Crashbox from Mexico Originates in China for Section 301
Customs & Border Protection issued NY N326448 on June 30, 2022, in which it considered an "absorber crashbox" from Mexico. The item is part of a passenger car designed to absorb kinetic energy in the event of an impact. The crashbox is assembled in Mexico from profiles imported from China. The manufacturer is Waldasschaff Automotive Mexico S de R.L. de C.V. (WAM). WAM imported the crashbox both as an aftermarket part and as a production part.
On the classification, without much analysis, CBP concluded that the crashbox is part of a bumper and classified it in 8708.10.6050.
For USMCA qualification, the relevant rule of origin requires:
(A) A change to subheading 8708.10 from any other heading; or
(B) A change to subheading 8708.10 from subheading 8708.99, whether or not there is also a change from any other heading, provided there is a regional value content of not less than 70 percent under the net cost method.
WAM asserted that the crashboxes qualify based on a tariff shift from Heading 7616 to the finished item, which seems entirely reasonable. However, the underscore in the rule of origin as published in HTSUS Note 11 indicates that the "automotive appendix" applies to this tariff item. Looking to the appendix, CBP found that the Regulations include bumper parts on Table B as "Principal Parts for Passenger Vehicles and Light Trucks."
The auto appendix states that:
Notwithstanding Article 2 (Product-Specific Rules of Origin for Vehicles) and the Product-Specific Rules of Origin in Annex 4-B, each Party shall provide that the regional value content requirement for a part listed in Table B of this Appendix that is for use in a passenger vehicle or light truck is:
(c) 67.5 percent under the net cost method or 77.5 percent under the transaction value method, if the corresponding rule includes a transaction value method, beginning on January 1, 2022 or two years after the date of entry into force of this Agreement, whichever is later....
However, and this is the part that is not obvious, Customs noted that the Regulations distinguish between production parts and aftermarket parts. When the bumper part is an aftermarket item, the auto appendix does not apply and the "product specific rule of origin" applies without the elevated regional value content contained in the auto appendix. That additional requirement is, however, applicable to production parts. This follows entirely from a Note to Table B and is stated in the body of the Regulations.
The Note provides:
The Regional Value Content requirements set out in section 13 or 14 or Schedule I (PSRO Annex) apply to a good for use as original equipment in the production of a passenger vehicle or light truck.
For an aftermarket part, the applicable product-specific rule of origin set out in section 13 or 14 or Schedule I (PSRO Annex) is the alternative that includes the phrase “for any other good.”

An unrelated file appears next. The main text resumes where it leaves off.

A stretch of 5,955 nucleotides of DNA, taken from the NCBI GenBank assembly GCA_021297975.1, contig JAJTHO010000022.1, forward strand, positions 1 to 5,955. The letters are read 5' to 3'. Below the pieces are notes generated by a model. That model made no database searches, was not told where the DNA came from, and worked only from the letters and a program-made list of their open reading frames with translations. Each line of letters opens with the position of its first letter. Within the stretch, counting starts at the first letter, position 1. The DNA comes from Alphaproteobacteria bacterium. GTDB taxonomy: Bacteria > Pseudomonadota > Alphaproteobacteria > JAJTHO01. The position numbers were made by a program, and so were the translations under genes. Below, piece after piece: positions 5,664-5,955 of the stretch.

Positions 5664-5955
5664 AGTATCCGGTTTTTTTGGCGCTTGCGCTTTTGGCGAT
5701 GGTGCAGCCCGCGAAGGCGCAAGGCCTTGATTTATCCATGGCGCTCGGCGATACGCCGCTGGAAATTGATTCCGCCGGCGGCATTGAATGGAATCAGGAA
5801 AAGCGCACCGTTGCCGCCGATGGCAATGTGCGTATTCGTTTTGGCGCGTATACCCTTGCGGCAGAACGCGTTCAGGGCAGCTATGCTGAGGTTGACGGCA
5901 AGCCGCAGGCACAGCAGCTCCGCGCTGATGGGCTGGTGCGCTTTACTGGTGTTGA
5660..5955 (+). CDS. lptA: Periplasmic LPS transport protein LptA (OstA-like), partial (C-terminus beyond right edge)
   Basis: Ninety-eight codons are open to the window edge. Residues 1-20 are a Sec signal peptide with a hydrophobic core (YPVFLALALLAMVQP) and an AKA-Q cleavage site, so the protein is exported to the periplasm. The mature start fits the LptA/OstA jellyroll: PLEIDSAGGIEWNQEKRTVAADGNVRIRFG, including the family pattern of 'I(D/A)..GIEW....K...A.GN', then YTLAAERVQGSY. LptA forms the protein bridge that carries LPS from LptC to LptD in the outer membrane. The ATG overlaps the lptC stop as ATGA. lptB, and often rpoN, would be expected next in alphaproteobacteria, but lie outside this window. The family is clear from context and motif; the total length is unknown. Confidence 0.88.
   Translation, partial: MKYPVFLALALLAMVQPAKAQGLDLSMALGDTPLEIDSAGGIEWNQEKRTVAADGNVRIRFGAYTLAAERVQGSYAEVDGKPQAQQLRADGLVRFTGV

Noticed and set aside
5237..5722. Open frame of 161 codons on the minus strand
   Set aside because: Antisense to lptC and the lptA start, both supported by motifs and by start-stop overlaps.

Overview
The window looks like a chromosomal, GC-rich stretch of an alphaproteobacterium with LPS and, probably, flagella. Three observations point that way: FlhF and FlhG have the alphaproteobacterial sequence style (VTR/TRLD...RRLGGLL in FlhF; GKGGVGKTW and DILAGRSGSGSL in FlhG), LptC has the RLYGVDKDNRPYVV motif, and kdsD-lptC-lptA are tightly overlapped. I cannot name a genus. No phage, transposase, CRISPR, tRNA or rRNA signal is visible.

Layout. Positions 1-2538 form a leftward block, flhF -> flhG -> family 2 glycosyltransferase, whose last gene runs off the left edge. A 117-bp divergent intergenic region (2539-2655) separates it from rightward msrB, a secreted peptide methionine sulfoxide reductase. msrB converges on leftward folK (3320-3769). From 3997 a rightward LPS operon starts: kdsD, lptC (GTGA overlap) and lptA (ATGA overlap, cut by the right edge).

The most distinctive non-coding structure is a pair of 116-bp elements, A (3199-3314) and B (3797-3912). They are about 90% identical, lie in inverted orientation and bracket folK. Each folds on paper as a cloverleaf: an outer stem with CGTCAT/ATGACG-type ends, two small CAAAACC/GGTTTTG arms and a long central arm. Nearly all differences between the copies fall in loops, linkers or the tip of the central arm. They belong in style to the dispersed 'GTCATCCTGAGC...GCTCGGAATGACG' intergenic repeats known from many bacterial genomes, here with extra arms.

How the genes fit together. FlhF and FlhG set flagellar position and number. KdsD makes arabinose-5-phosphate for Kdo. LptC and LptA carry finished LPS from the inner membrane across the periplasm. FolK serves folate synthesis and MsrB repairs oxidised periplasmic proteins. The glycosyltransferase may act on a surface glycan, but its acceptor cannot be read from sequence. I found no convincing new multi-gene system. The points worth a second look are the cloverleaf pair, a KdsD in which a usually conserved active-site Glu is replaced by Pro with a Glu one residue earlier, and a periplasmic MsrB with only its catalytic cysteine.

A question had been raised of whether the Note should be read to mean that the elevated automotive RVC requirement is applicable to production parts even in cases where the tariff shift rule has been met. Without addressing that question specifically, CBP held that WAM had submitted evidence showing that the tariff shift rule has been met for both the production and the aftermarket parts. No additional RVC was required to certify the parts as originating.
For marking purposes, CBP followed its policy of continuing to apply the NAFTA Marking Rules to products of USMCA countries. Following those rules, the tariff shift was sufficient to qualify these items as products of Mexico for marking purposes.
That leaves the question of whether the crashboxes might somehow still be products of Mexico for purposes of the Section 301 duties. The test for that is "substantial transformation," which asks whether production in Mexico changes the Chinese profiles into a new and different article of commerce having a different name, character, and use. Customs' current approach to this test is to compare the imported parts before and after assembly rather than to compare the imported parts to the finished crashbox. Under this approach CBP concluded:
According to the information supplied, none of the components from China undergo any substantial processing. The end-use of all components from China is pre-determined at the time of importation to Mexico. The assembly of the components into the Absorber Crashbox appears to be a minor one, and therefore, does not meet the substantial transformation requirements. As a result, it is the opinion of this office that no substantial transformation occurs in Mexico. Therefore, the country of origin of the Absorber Crashbox will be China for purposes of applying trade remedies under Section 301, of the Trade Act of 1974, as amended.
The result is that the crashbox is free of regular duties because it is a product of Mexico and can be marked "Product of Mexico." But, it is also true that the crashbox must be entered subject to Section 301 duties applicable to products from China. Customs has stated that it is planning a Notice of Proposed Rule Making to reconcile these rules. Also, we expect the Court of International Trade to address the correct application of the "substantial transformation" test following a trial scheduled for October.